Energy R&D Investments and Emissions Abatement Policy.

AuthorYin, Di

    Climate-economy models attempt to estimate and compare the benefits and costs to slow down global warming. The molecules of carbon dioxide, once emitted from various sources such as combustion, stay in the atmosphere for 50 to 200 years. (1) When the long-term emissions abatement policy is dealt with, it is important to take into account the interaction between the emissions abatement policy and energy technological progress because the impact of energy technological progress is typically realized over a long-time horizon. Figure 1 shows how C[O.sub.2] emissions are affected by the energy technological progress driven by energy R&D investments.

    The energy R&D investments can be categorized into two main groups: energy R&D investments in energy efficiency and energy R&D investments in backstop technology. (2) The R&D investments in energy efficiency enhance the energy supply chain such as production, transformation, and consumption to deliver more energy services given the same amount of primary energy. for example, the light-emitting dioxide (LED) technology saves 75% energy compared to traditional halogen (IEA, 2017a). Electric vehicles improve fuel efficiency compared to the internal combustion engine vehicles (IEA, 2017a). The improvement in energy efficiency reduces C[O.sub.2] emissions, thus directly affects the emissions abatement policy.

    Energy R&D investments also expand the system scale of backstop technology, such as solar photovoltaic (PV) energy and wind energy (IEA, 2013, 2014). For example, the installed solar photovoltaic (PV) capacity has increased dramatically since 2010 than in the previous forty decades (IEA, 2017b). The amount of electricity generated by the PV system around the world grew by 50% in 2016. The PV's share of global electricity is expected to reach 16% by 2050 forecasted by (IEA, 2017b). Wind power deployment has more than doubled since 2008. Wind power generation targets 15% to 18% share of global electricity (IEA, 2015). System expansion lowers the operation and maintenance costs, hence, reduces the price per unit backstop energy, which enhances the competitive advantage of backstop technology.

    Energy R&D investments in backstop energy affect C[O.sub.2] emissions indirectly through changing the energy compositions and energy substitutions. The energy compositions reflect the mixed energy demand in a specific sector. Table 1 indicates the heterogeneity of the energy composition among different sectors. Oil products are widely used in the transportation sector, coal and coal products are mainly used in the industry sector, and natural gas is largely used in the residential sector. Furthermore, the energy composition is dynamic rather than static. Figure 2 shows that the growth rate of each energy product is imbalanced over the years. Coal and coal products experienced a high growth rate from 2000 to 2010 but experienced a relatively low growth rate from 2010 to 2015. Solar and wind energy grow much faster than all the traditional energy resources did from 2005 to 2015. The changes in the energy composition indicate that inter-fuel substitutions are evident in different sectors. They result in changes in carbon emissions because of varying emissions coefficients of fossil fuels. (3)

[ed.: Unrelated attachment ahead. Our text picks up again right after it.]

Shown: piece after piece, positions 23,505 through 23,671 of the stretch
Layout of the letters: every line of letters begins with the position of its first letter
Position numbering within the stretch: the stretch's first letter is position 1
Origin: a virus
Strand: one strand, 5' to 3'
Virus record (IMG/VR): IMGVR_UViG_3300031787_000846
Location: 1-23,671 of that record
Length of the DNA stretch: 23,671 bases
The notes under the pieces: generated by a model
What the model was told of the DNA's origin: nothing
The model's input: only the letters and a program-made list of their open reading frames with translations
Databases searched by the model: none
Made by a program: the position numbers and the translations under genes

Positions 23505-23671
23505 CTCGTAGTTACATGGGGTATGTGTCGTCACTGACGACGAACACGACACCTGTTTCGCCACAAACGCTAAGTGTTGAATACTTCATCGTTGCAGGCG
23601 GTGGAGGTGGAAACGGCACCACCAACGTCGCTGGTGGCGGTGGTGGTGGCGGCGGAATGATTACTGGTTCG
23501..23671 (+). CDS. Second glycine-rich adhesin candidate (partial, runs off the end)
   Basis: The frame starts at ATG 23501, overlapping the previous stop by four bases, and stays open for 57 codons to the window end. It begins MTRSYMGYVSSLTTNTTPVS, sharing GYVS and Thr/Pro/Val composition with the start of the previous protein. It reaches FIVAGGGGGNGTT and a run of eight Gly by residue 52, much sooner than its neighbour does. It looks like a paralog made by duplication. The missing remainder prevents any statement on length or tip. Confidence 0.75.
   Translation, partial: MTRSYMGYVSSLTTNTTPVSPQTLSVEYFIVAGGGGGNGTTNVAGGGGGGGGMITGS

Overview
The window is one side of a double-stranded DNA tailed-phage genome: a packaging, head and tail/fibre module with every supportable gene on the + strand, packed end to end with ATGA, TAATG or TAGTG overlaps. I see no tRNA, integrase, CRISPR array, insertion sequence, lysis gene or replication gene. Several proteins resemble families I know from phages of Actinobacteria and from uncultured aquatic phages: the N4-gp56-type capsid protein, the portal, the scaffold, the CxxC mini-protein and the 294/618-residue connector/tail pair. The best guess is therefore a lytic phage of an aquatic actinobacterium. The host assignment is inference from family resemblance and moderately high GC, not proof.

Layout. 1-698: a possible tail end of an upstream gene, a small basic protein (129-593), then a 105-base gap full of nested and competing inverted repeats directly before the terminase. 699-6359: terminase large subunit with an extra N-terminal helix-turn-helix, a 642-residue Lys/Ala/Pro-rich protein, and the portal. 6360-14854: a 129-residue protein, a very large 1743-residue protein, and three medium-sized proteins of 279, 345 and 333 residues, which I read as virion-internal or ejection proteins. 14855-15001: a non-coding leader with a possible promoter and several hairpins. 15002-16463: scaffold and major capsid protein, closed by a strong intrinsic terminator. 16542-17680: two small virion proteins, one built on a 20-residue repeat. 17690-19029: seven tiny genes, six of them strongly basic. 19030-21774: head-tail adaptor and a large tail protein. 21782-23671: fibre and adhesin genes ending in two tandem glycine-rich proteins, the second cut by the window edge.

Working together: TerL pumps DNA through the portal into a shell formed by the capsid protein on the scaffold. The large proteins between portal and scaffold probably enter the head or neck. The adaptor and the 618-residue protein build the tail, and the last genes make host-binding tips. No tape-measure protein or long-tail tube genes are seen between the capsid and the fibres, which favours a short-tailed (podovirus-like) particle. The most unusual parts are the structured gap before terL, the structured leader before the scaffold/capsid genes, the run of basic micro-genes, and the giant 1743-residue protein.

The energy substitution is determined by the Ricardian comparative advantage that the energy with the comparative advantage, i.e., the one with the least cost, is first used in production. The comparative advantage of the energy changes endogenously over time due to two factors: the scarcity rent and the energy R&D investments. If a resource is not abundant, or it is scarce, the resource with an initial comparative advantage, i.e., a low cost, tends to lose its advantage as the scarcity rent increases. For example, coal was used at a lower cost than natural gas in the power sector. As natural gas booms in recent years, the scarcity rent of natural gas decreases significantly, which results in coal losing its comparative advantage and being replaced by natural gas in the power sector. The energy R&D investments in backstop energy lower the cost of the backstop technology and thus improve its comparative advantage compared to fossil fuels. It is interesting to see how the R&D investments in the backstop energy affect energy substitution and further alters the C[O.sub.2] emissions abatement policy.

    We develop a new model named ENdogenous Energy R&D (ENER) model to incorporate the energy R&D investments and endogenous energy substitution into the climate-economy model. The ENER model has two distinct innovations. First, the model explicitly identifies the roles of R&D investments in energy efficiency and in backstop technology. It evaluates the impacts of energy R&D investments and the abatement policy on energy substitution, economic gains, and abatement costs. Second, it constructs a 2-sector 3-production-factor model that emphasizes the micro-foundation of energy substitution. The ENER model represents detailed energy demands that enable us to analyze inter-fuel substitution in each sector of an economy and to predict how soon the backstop energy replaces fossil fuels.